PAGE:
He has one particularly fond memory of the farm. “When Israel was established, we danced all night,” he said. “The amazing thing is that the British were detested for their policy during and after the war vis-a-vis Palestine, yet in England, Zionism was particularly free, unhampered, and uncriticized.”

For the next 10 years, Rabbi Ungar lived in England. “I loved it,” he said. “The language, the manners.” He left the farm and enrolled in Jews College, part of University College London. The school taught Hebrew and Aramaic, and it also functioned as a sort of rabbinical seminary. It granted divinity degrees but not smicha – it did not ordain rabbis. That, Rabbi Ungar said, is because “once you are a rabbi, you can poskin” – you can make halachic decisions. That was reserved for the chief rabbi and very few others. The majority of rabbis, as doctors of divinity, could not make those decisions, which kept the system hierarchical, orderly, and deeply British.

He taught Hebrew school, something he deeply detested, because, as he said, “I was absolutely awful.” He tells stories of going to the heart of London’s East End, the old Jewish neighborhood. The day before he took over the class himself, he visited. It was a “dingy room and a man arrives wearing a greasy Homburg and carrying a rolled umbrella. He smashes it on the desk and says ‘shut up,’ in a ripe Cockney accent. Fifty noisy children freeze. And then one of the kids moves, and he hit him, and said” – here Rabbi Ungar’s accent changes from upper-class to Cockney – “‘Git back where you belong.’

“Every time the children made any sound, he says ‘shut up.’”

It was Dickensian.

When Rabbi Ungar showed up in class, he began by telling the children that “there are various ways of teaching and learning. Your previous teacher had his own style. I want to treat you as partners in a sacred enterprise.” By the end of the session, “the roof was shaking.”

Conceding that he was not a good match for a rowdy inner-city school, Rabbi Ungar was dispatched to a school in a cushy suburb, where he worked for Rabbi Isaac Swift, who later became the long-time rabbi of Congregation Ahavath Torah in Englewood.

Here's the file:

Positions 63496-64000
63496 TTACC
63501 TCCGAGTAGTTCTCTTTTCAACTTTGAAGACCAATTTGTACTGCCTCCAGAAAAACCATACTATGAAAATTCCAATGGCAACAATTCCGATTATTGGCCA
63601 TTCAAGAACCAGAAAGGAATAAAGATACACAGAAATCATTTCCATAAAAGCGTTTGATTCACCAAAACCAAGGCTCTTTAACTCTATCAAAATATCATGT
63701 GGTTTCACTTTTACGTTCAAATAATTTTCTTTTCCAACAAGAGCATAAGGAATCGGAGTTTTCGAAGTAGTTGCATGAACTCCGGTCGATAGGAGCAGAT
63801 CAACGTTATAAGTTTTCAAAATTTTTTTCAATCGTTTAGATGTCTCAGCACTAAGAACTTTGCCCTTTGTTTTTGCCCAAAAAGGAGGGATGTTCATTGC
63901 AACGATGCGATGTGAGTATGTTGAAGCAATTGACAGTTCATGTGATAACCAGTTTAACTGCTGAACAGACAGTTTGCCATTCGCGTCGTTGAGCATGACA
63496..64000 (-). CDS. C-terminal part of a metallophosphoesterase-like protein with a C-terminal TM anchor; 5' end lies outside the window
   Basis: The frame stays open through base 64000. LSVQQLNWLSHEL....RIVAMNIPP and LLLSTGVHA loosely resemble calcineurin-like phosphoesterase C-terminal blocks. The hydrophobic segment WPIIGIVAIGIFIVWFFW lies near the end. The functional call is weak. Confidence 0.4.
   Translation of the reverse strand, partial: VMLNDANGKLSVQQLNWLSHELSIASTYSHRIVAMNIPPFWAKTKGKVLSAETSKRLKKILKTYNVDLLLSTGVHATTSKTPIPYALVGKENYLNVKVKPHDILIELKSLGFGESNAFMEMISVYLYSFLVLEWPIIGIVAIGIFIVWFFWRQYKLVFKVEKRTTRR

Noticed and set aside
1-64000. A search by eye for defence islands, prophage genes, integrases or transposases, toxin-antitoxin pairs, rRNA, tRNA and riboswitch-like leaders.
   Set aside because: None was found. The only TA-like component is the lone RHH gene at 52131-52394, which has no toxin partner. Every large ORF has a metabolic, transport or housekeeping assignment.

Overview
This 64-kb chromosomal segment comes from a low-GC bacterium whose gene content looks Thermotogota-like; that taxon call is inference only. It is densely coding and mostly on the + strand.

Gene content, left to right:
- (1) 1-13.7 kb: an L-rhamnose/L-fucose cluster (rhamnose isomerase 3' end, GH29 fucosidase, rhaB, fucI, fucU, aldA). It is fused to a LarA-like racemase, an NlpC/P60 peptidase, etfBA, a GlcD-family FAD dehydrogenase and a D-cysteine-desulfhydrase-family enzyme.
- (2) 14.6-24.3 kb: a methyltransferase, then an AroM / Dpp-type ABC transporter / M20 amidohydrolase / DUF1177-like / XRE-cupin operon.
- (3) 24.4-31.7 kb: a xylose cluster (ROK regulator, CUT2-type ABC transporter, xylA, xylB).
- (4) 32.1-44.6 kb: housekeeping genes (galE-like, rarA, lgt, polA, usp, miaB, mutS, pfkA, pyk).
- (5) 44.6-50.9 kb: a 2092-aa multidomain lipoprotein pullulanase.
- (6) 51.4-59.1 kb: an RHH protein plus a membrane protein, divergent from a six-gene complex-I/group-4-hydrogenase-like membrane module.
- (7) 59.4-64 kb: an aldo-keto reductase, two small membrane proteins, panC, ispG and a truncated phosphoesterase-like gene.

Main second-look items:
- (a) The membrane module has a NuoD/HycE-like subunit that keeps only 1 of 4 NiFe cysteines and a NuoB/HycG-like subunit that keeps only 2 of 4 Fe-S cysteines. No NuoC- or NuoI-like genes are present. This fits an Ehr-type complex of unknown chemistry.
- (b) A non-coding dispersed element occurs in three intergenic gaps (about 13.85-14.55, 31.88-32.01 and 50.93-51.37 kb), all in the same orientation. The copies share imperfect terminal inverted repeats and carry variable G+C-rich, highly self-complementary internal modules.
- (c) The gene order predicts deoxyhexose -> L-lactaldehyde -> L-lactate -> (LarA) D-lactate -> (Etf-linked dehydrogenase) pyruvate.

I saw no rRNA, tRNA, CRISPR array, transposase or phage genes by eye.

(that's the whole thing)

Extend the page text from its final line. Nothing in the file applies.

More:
Eventually, Rabbi Ungar earned his degree, but “my sense of commitment to Orthodoxy had changed a great deal,” he said. He had always been drawn to philosophy, and eventually enrolled as a full-time philosophy student at the university; as a result, “I developed theological problems.” He became a vegetarian then – “I have been for 67 years,” he said with pride – and the system of animal sacrifice was deeply troubling to him. So were “things like the ordeal of jealousy, and the supposedly sacred acts like destroying all the Midianites.”

He investigated Reform Judaism, “which is like the left wing of the Conservative movement here,” met Rabbi Harold Reinhart and Rabbi Leo Baeck, and “found them very congenial,” he said. He was married by then, and he became an assistant to the rabbis and then an assistant rabbi at the West London Synagogue. In 1954, he earned a doctorate in philosophy, he was ordained as a rabbi, and his daughter, Michele, was born.

It was time to move on.

“At that point, Britain was still the head of an empire, and Jewish communities went to London to find their rabbis,” he said. “I remember seeing an ad in the Jewish Chronicle” – London’s weekly Jewish newspaper – “for the Jewish community in Christchurch, New Zealand.”

He was offered jobs in two shuls, one in Perth, Australia, and the other in Port Elizabeth, South Africa. “They both sounded exotic – the end of the world,” he said. He asked his father, who by then had moved to Israel, with the rest of the family. “He said that South Africa seems a little closer, but watch out for cannibals and lions,” so Andre, Corinne, and Michele Ungar got on a plane. When they got off in Port Elizabeth, “half my congregation was there to meet me,” he said. “I was carrying my black Homburg.

“I never wore it there.”

The community was welcoming, and the synagogue was charming. The young family was set up in a nice apartment in the good part of town until they got their bearings. “Sitting in the kitchen was a young colored girl – God forbid we should have to cook for ourselves. We engaged her, and she stayed for the duration. They were outraged that we paid her more than the going rate – which was still shamefully little.” Soon they had a house and two full-time servants.

“And then I began to make trouble,” Rabbi Ungar said.

In a Passover sermon published in a newspaper, he said that the holiday “is about freedom. To discriminate against people on the basis of color is ethically wrong and unacceptable.

“I began to say things that were critical of apartheid. I began to have some friends who are not white. I took lessons in Xhosa, the local black language, although people thought that instead I should have been learning Afrikaans.”

Some congregants were sympathetic, he said, and others wrote his beliefs off to his youth and inexperience, but others thought that he and his ideas endangered them.